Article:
Virtual reality is closer than ever to going mainstream — but the industry still has some major hurdles in its way.
On Thursday, analysts at Oppenheimer published a report on the state of virtual reality, in which they outlined the most significant obstacles companies will face in the next couple of years.
The analysts said that although the VR experience has improved over the decades, it’s not where most people want it to be.
Here’s their overall outlook for the industry:
“We expect gaming VR headset shipments to reach 5.6M units and $US1.4B in sales by 2018. Our conservative outlook reflects our concerns over early generation products, which may disappoint consumers in the gaming experience and title support.”
Just on Wednesday, Facebook’s CTO Mike Schroepfer acknowledged that “everyone is going to have to be a little patient” as they navigate the “long roadmap” ahead.
‘The easy problems’
Among the easy problems to address are the need for better graphics and display resolution. While head-mounted displays currently use the same resolution as retina smartphone displays, these devices require even higher resolutions because they are much closer to the eye.
However, Oppenheimer sees this as an issue that companies will soon resolve.
“Competition for higher resolution among smartphone panels markers will push resolution higher, with or without the demand from VR industry,” the report said.
“We expect commercial volume 8K smartphone LCD display to be available by around 2020,” they said.
Another “easy issue” to fix is the lack of apps, games, and content available for VR devices.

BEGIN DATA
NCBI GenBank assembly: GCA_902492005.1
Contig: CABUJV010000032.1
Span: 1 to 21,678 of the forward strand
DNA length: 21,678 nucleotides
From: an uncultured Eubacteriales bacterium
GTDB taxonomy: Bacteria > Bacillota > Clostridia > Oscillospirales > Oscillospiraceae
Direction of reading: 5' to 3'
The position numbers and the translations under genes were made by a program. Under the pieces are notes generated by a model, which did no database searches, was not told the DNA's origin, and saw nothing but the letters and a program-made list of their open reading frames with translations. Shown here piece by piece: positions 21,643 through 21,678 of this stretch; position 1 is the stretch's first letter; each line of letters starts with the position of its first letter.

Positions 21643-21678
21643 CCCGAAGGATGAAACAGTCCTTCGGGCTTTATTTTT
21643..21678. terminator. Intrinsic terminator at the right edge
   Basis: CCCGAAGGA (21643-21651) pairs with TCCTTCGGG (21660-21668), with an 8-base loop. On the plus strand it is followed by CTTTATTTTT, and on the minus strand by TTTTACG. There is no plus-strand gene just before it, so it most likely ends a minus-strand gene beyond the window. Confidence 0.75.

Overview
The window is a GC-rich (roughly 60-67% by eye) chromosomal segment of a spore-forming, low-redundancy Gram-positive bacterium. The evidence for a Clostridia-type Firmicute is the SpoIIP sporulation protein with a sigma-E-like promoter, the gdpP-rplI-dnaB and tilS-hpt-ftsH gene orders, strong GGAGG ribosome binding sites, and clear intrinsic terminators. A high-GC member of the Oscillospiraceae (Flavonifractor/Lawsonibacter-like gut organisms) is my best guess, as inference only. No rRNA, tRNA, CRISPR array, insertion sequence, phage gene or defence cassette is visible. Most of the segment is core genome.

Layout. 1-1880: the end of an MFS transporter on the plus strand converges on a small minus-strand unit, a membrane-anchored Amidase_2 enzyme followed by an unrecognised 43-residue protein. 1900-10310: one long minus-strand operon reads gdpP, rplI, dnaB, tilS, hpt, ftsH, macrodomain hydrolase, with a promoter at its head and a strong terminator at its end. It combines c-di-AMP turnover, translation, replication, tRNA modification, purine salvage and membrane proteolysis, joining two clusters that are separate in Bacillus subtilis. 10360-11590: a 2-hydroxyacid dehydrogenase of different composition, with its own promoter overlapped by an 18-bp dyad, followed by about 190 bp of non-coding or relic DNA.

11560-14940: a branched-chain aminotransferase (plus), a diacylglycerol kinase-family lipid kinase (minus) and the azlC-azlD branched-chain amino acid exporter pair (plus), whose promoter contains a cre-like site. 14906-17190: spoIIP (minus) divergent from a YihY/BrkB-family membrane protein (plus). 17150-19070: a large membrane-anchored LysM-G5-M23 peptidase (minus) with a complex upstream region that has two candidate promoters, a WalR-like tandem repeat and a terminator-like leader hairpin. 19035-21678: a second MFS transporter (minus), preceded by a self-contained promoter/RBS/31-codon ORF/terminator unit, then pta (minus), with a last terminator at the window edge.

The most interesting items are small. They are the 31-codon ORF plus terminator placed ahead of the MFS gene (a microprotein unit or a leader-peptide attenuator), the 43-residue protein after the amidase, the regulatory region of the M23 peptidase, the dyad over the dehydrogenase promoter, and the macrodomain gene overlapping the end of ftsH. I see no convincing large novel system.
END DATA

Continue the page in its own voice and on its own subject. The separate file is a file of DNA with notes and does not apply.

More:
“To reach mass adoption, VR needs to prove that it is more than an expensive gaming accessory,” Oppenheimer said. “Right now, we believe the ‘killer app’ has not emerged to compensate for the cumbersome and expensive headsets.”
But companies like Sony, HTC, and Facebook are already starting to invest in virtual reality content and apps.
‘The hard problems’
Oppenheimer believes that the more difficult problems early entrants will have to address are those that relate to the user’s experience: human interface, ergonomics, and the social experience.
The human interface component hasn’t been developed as much as it should have. Its weaknesses make the experience for the user more “virtual” and less “reality” and could therefore deter potential buyers.
“The near-term solution is using traditional gaming controllers for console games, which can seriously reduce immersion and presence, as users are constantly reminded by the controller that they are playing a game,” the report said. “While HMD and 3D sounds can create immersive VR experience, the lack of compelling touch and motion control feedback will break the sense of presence when users try to interact physically with the virtual world.”
In terms of ergonomics, they say the major virtual reality systems set to be released next year will require the user to do the following:
- Wear a device that completely blocks their view of what’s around them
- Be tethered to an external device, such as a computer or gaming console
- Stay within a certain space for position monitoring
“We are unsure if gamers and general consumers alike are willing to spend long periods of time alone, in a confined space, with a headset, and completely shut off from surrounding environment,” they wrote of the limiting characteristics.
This brings us to the social issue: virtual reality has so far only been a single person experience.
“The better the VR experience, the more isolated users are from the outside world, such is the dilemma most VR developers and headset makers,” Oppenheimer wrote. “We believe that VR, comparing to [augmented reality], is lacking a critical social aspect to the overall experience.”
And of course, there’s the ever-present issue of motion sickness.
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